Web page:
We learned about it when going through safety stuff for undergrad research, I think, the lesson being that if you don't know what the compound can do, assume that it could kill you, because we don't know everything, and sometimes it can.

      Delete
    6. Yes, I heard about this in Grad school as well. The Dept Chair wryly told us that Winstein suspected there was something dangerous about a compound they were working with after a 2nd grad student died on the same project. I always wondered what molecules they were working on, so thanks again for the ref.

      Delete
    7. The folklore is that people did know they were missing but it was a more laid back time (and near the beach) so no one worried about it. Winstein did contact both separately but because they both had slurred speech, Winstein concluded they both had been drinking.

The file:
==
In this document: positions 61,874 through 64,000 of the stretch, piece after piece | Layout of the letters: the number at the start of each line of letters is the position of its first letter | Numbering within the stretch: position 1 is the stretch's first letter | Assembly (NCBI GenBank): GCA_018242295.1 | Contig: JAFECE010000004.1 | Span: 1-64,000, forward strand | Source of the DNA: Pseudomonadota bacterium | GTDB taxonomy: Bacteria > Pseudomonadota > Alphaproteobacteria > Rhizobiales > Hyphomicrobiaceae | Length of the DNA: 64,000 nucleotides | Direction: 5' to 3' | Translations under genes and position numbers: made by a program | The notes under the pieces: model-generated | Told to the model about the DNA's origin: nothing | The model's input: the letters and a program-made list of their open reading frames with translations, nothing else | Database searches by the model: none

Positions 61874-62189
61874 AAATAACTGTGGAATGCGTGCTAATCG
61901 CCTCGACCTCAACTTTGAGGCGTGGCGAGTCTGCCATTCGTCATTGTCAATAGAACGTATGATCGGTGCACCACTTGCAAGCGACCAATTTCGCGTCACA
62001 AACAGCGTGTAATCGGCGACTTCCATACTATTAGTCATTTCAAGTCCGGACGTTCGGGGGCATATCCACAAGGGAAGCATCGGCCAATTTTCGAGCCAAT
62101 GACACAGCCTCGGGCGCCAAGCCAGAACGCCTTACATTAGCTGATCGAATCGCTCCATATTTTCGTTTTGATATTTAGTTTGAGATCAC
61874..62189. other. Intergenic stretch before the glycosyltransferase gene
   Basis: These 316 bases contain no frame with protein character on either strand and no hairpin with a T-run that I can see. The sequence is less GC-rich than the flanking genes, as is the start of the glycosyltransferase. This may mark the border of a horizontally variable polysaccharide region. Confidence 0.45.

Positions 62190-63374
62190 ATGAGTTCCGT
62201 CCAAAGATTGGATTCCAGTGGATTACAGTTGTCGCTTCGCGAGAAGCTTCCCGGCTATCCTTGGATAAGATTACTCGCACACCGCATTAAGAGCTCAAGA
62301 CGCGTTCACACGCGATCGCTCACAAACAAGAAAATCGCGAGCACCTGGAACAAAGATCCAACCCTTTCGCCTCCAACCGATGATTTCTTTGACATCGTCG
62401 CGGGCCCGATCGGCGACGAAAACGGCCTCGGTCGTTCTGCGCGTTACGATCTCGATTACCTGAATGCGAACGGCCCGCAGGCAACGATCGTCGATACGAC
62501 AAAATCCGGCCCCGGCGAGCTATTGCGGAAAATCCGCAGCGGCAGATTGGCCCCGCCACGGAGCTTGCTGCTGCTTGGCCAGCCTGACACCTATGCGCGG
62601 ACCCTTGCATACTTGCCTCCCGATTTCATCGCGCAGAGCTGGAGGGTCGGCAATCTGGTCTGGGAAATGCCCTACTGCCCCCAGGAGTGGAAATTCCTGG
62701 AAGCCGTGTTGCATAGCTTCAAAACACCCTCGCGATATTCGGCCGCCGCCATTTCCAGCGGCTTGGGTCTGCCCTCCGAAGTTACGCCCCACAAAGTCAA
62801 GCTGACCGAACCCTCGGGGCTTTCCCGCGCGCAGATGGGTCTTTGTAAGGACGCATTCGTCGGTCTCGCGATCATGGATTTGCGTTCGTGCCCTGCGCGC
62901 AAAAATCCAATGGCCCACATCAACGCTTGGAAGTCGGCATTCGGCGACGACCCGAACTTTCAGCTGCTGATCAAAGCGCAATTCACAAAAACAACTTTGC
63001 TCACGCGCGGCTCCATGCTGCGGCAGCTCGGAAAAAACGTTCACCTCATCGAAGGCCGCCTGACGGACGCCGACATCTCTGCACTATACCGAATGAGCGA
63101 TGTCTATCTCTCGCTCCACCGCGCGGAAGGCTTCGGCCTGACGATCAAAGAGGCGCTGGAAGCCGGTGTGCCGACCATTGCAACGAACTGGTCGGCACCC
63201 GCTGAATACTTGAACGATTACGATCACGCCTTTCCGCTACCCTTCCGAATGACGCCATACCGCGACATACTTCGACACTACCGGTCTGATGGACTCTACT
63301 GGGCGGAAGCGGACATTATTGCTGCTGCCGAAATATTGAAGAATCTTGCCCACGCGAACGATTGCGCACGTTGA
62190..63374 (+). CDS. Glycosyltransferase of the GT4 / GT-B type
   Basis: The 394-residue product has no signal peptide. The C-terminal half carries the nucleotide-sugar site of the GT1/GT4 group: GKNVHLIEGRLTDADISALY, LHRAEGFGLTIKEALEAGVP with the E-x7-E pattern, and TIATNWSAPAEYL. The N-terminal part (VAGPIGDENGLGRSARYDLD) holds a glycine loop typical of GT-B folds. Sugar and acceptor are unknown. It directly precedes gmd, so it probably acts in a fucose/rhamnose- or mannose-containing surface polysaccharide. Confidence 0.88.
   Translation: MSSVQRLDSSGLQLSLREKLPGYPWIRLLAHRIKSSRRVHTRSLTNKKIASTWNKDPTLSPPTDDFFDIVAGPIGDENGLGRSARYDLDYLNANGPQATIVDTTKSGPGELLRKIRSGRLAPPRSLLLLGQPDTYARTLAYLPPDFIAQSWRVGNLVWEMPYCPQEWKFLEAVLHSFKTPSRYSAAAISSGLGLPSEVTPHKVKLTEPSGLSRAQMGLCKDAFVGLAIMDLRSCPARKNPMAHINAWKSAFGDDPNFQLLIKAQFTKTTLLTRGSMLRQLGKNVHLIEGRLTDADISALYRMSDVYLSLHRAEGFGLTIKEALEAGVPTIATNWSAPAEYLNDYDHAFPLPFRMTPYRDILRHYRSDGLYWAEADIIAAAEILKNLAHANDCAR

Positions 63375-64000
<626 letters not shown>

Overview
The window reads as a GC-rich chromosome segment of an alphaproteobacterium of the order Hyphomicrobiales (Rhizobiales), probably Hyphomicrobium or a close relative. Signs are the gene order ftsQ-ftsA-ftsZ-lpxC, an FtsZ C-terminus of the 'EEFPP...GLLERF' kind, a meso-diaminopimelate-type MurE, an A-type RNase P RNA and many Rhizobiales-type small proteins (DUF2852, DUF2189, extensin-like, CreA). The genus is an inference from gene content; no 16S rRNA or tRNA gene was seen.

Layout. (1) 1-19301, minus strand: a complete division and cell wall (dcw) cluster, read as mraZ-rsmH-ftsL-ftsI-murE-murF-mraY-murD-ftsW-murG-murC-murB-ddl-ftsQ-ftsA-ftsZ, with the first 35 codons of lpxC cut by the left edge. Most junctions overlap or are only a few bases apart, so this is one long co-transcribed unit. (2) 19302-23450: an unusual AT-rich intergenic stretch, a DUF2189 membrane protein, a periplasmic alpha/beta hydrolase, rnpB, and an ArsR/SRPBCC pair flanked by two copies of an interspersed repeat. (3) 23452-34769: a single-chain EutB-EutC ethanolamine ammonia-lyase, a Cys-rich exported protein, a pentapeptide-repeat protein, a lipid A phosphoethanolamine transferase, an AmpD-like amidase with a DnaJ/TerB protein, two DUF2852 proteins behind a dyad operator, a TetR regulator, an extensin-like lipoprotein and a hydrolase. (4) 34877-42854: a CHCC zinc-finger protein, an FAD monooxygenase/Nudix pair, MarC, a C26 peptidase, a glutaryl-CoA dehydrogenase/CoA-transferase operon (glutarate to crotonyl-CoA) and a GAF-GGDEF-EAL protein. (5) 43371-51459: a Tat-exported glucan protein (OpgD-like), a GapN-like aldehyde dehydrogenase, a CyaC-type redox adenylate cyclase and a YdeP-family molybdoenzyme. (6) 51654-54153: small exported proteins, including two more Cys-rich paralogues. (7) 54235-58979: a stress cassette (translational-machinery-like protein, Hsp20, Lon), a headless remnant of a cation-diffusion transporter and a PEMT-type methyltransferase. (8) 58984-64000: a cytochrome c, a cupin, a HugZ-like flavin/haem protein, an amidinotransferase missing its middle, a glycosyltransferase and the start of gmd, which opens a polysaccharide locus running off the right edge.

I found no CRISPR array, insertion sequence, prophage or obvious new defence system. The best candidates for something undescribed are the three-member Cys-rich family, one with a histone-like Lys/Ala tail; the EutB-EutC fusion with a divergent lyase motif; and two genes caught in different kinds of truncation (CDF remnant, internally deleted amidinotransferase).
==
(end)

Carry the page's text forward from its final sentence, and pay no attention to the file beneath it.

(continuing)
The syn-isomer is commercially available and is a well behaved secondary bromide. I have always felt this was the conclusive evidence which convinced everyone of the reality of π-bond participation in Sn2 reactions. The accident was widely known and more compelling than all of those rate constants. It took longer for the reality of σ-bond participation to be accepted.

      Delete
  5. On the subject of dust-is-the-catalyst tales, I'm fond of this one - reactions run with older syringe needles gave better yields, eventually leading to Cu being identified as a catalyst: http://dx.doi.org/10.1016/S0040-4039(00)78231-1